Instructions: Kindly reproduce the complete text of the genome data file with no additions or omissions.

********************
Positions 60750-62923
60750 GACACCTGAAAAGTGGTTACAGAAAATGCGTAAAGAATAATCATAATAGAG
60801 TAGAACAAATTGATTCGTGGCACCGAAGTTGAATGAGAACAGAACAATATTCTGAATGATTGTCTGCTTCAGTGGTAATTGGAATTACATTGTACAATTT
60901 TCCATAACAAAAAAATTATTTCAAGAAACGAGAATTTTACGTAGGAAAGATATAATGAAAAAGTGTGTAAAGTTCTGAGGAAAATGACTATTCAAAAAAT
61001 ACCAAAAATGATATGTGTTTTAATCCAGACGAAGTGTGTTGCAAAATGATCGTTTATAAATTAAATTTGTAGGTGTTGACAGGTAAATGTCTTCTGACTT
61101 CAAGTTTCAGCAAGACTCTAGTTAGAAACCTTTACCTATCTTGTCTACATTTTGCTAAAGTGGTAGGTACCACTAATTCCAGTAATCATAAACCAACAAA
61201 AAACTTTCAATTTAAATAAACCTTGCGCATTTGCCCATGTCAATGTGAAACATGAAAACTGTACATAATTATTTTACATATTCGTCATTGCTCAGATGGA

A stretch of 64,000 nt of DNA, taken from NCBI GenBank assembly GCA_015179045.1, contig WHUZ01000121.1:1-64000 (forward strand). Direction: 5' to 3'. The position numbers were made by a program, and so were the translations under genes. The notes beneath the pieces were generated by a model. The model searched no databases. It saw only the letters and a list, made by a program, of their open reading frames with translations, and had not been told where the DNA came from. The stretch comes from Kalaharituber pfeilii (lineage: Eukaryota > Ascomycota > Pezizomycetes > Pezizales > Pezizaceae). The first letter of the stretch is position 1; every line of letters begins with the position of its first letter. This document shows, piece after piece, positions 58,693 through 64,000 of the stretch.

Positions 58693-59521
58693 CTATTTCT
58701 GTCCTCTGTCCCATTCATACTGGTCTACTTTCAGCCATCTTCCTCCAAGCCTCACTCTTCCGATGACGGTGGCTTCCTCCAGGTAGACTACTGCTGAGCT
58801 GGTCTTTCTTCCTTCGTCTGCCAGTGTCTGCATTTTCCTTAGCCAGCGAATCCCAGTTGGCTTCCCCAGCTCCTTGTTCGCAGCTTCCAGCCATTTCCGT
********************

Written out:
Positions 60750-62923
60750 GACACCTGAAAAGTGGTTACAGAAAATGCGTAAAGAATAATCATAATAGAG
60801 TAGAACAAATTGATTCGTGGCACCGAAGTTGAATGAGAACAGAACAATATTCTGAATGATTGTCTGCTTCAGTGGTAATTGGAATTACATTGTACAATTT
60901 TCCATAACAAAAAAATTATTTCAAGAAACGAGAATTTTACGTAGGAAAGATATAATGAAAAAGTGTGTAAAGTTCTGAGGAAAATGACTATTCAAAAAAT
61001 ACCAAAAATGATATGTGTTTTAATCCAGACGAAGTGTGTTGCAAAATGATCGTTTATAAATTAAATTTGTAGGTGTTGACAGGTAAATGTCTTCTGACTT
61101 CAAGTTTCAGCAAGACTCTAGTTAGAAACCTTTACCTATCTTGTCTACATTTTGCTAAAGTGGTAGGTACCACTAATTCCAGTAATCATAAACCAACAAA
61201 AAACTTTCAATTTAAATAAACCTTGCGCATTTGCCCATGTCAATGTGAAACATGAAAACTGTACATAATTATTTTACATATTCGTCATTGCTCAGATGGA

A stretch of 64,000 nt of DNA, taken from NCBI GenBank assembly GCA_015179045.1, contig WHUZ01000121.1:1-64000 (forward strand). Direction: 5' to 3'. The position numbers were made by a program, and so were the translations under genes. The notes beneath the pieces were generated by a model. The model searched no databases. It saw only the letters and a list, made by a program, of their open reading frames with translations, and had not been told where the DNA came from. The stretch comes from Kalaharituber pfeilii (lineage: Eukaryota > Ascomycota > Pezizomycetes > Pezizales > Pezizaceae). The first letter of the stretch is position 1; every line of letters begins with the position of its first letter. This document shows, piece after piece, positions 58,693 through 64,000 of the stretch.

Positions 58693-59521
58693 CTATTTCT
58701 GTCCTCTGTCCCATTCATACTGGTCTACTTTCAGCCATCTTCCTCCAAGCCTCACTCTTCCGATGACGGTGGCTTCCTCCAGGTAGACTACTGCTGAGCT
58801 GGTCTTTCTTCCTTCGTCTGCCAGTGTCTGCATTTTCCTTAGCCAGCGAATCCCAGTTGGCTTCCCCAGCTCCTTGTTCGCAGCTTCCAGCCATTTCCGT